Aeschylus is often described as the father of Greek tragedy. In his play The Suppliants, Danaids unveils the original tale of a King who tries to form political alliances by marrying his 50 daughters to their 50 cousins.
In Big Love, the latest production from Hub Theater in Fairfax, VA, playwright Charles Mee re-imagines the Danaids story into a modern day play about love that highlights politics and culture of today. This is an ambitious uninterrupted 90-minute epic battle of the sexes. While the feminist themes of equal standing, right of choice, and the right to love are at the forefront of Big Love, this play is not presented as a one-sided argument. Both the men and women passionately plea their points of view and personal desires. Each had moments where I sided with the other. It is in those fiery and provocative reveals where my compassion was most felt, and my inner girl-power cheerleader was unleashed.
Fifty Greek brides rebel against their arranged marriages to fifty grooms and escape, seeking refuge in a villa of the coast of Italy. Three of the fifty brides representing the head, heart and soul of Big Love are as believable as they are charismatic with their distinct individual and thematic portrayals. Sarah Douglas, is skillful and enchanting as the thoughtful and noble (Lydia), the laugh-a-minute Kristen Garaffo is a force and musical talent, as the naive and effervescent (Olympia), and the commanding Jessica Aimone excels as the vehement and defiant (Thyona).
David Zimmerman (Nikos), Josh Sticklin (Oed), and Michael Kevin Darnall (Constantine) play their male counterparts as the three groomsmen, who track the brides down, and go toe to toe with their demands and unwavering insistence for marriage.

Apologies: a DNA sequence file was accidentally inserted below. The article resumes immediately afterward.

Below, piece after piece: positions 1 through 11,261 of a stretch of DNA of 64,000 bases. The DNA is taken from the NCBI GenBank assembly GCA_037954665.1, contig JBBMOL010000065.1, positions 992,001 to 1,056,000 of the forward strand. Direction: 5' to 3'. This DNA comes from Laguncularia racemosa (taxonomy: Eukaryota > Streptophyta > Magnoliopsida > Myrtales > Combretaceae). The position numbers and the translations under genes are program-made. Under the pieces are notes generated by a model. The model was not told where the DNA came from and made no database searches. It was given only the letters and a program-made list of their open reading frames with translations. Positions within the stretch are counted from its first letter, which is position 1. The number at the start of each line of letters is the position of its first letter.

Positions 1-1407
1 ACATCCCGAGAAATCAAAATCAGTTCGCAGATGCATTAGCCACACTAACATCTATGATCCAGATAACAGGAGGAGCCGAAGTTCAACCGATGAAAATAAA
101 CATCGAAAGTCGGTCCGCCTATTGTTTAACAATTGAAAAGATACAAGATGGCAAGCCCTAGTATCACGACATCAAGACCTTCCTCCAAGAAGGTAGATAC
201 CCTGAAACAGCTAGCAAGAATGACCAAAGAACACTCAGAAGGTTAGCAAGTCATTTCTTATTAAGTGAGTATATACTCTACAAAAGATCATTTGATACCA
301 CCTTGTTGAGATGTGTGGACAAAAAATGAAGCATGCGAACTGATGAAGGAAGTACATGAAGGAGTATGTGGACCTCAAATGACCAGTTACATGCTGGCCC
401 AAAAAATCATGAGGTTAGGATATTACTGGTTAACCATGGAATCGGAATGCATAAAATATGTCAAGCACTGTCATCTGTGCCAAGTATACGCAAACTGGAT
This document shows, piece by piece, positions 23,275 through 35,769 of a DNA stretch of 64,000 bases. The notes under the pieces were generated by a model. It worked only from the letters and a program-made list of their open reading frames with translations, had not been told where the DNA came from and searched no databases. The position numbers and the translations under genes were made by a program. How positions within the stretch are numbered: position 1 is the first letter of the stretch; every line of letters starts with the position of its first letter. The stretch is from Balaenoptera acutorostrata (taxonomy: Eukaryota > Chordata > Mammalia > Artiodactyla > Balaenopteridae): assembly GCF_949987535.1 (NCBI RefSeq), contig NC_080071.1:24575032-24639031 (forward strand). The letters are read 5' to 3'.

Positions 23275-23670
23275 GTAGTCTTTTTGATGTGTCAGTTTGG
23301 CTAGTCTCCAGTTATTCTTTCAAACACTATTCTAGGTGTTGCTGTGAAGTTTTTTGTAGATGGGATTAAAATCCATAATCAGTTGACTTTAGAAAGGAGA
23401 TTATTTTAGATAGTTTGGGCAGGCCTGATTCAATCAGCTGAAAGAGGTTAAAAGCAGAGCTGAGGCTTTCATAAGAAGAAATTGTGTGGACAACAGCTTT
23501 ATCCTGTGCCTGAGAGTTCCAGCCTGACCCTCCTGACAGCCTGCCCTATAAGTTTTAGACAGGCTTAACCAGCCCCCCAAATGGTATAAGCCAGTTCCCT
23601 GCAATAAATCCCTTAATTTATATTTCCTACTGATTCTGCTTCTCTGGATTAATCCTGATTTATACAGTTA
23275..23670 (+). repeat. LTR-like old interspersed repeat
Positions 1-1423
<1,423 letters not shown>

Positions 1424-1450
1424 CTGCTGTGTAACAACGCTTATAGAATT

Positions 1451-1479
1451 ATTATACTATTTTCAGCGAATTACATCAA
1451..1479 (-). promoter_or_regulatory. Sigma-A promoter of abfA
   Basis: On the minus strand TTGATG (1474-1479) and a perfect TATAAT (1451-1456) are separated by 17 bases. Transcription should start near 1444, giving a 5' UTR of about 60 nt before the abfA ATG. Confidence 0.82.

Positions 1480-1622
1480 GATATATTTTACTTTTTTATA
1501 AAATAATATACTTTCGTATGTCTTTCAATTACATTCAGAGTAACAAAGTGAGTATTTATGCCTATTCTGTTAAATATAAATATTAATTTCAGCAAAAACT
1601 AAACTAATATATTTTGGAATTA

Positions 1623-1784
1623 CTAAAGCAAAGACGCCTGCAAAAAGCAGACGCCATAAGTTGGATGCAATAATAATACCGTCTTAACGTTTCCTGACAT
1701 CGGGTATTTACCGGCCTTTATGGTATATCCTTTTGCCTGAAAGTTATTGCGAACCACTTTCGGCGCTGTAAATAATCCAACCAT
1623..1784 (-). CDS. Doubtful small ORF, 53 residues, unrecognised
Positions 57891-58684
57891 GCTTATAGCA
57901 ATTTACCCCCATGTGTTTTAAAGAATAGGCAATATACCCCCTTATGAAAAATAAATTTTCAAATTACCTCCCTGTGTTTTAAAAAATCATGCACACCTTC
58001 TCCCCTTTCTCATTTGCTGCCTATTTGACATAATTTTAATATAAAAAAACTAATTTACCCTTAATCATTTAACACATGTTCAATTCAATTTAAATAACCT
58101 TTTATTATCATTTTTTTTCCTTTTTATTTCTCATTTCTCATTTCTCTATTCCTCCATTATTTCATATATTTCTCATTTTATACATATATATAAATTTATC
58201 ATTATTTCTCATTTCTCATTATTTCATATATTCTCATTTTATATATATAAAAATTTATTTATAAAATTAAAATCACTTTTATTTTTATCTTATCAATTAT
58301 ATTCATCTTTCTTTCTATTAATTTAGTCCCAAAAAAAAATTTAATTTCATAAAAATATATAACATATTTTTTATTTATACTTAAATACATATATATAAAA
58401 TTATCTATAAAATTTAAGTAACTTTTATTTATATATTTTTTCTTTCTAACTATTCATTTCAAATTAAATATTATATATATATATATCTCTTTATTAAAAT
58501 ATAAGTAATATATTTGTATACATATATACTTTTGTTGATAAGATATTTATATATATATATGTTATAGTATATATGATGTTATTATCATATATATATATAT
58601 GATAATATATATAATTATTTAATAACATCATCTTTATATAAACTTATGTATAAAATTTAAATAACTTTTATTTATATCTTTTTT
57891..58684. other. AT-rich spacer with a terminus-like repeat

There wasn’t a dishonest performance in the cast (including standout performances by Claire Carroll, David Bryan Jackson, Ocean Bianchi, and Chelsea Townsend). With a cast of this size with so much to do, that’s saying something. And, Big Love has so much to say.
Physically and emotionally exhausting, this is a raucous production where anything can happen….and it usually does. In addition to the drama, there is interpretive dance and tango, breakout solos of nostalgic pop songs, and several musical performances by S. Lewis Feemster (Giuliano) that are highlight delights. (Feemster’s tender, soulful take on the classic torch song, “Bewitched, Bothered and Bewildered” is delicious, and his homage to the singer, song writer, musical genius Prince is priceless).
Then, there is the intensive athleticism – from body thrashing by the women, torepelling from a “helicopter” by the men. In another scene illuminating male bonding and the male viewpoint, there are pushups, football drills, and later two actors literally climbing the walls in a frenetic shared moment of angst and palatable frustration.
The brides make a pact, there is a major twist, an unexpected turn, and more singing… A few scenes feel long-winded and repetitive, but, I didn’t mind too much. I was entertained, humored, and on board for the ride. The story may be a massive, far-fetched, free for all; and, all of the ideas don’t translate cohesively, but you believe the commitment.
What I admire, is how far the actors go to push themselves, and succeed. The artistic choices are innovative and bold. The bravery of NY-based Director Kristen Kelly to tackle such a quirky and adventurous play with such vigor, passion, and gusto is admirable.
Susan Shields challenging choreography, and Casey Kaleba’s fueled fight choreography dazzle with many memorable moments. But to witness the extended mayhem of the wedding scene – so stylized, grandiose and surreal in it’s presentation – that I dare say, it is not only worth the ticket price itself – it’s a bargain.
There is so much magnificence going on stage (big props to Props Designer Suzanne Maloney), that everywhere you turn your head there is a separate, chaotic spectacle. It is a visual feast to behold. I still can’t stop thinking about it! The wedding song medley is a gift; the wedding massacre is to die for.
Love triumphs all.
Running time: Approximately 90 minutes, with no intermission.
Big Love plays from July 13th to August 5th at The Hub Theatre – at the John Swazye Theatre – 9431 Silver King Court, in Fairfax, Virginia. Here are directions. Purchase tickets online.
Read the series Finding Big Love with Director Kristen Kelly. Go to the bottom of the article to read the entire series of articles.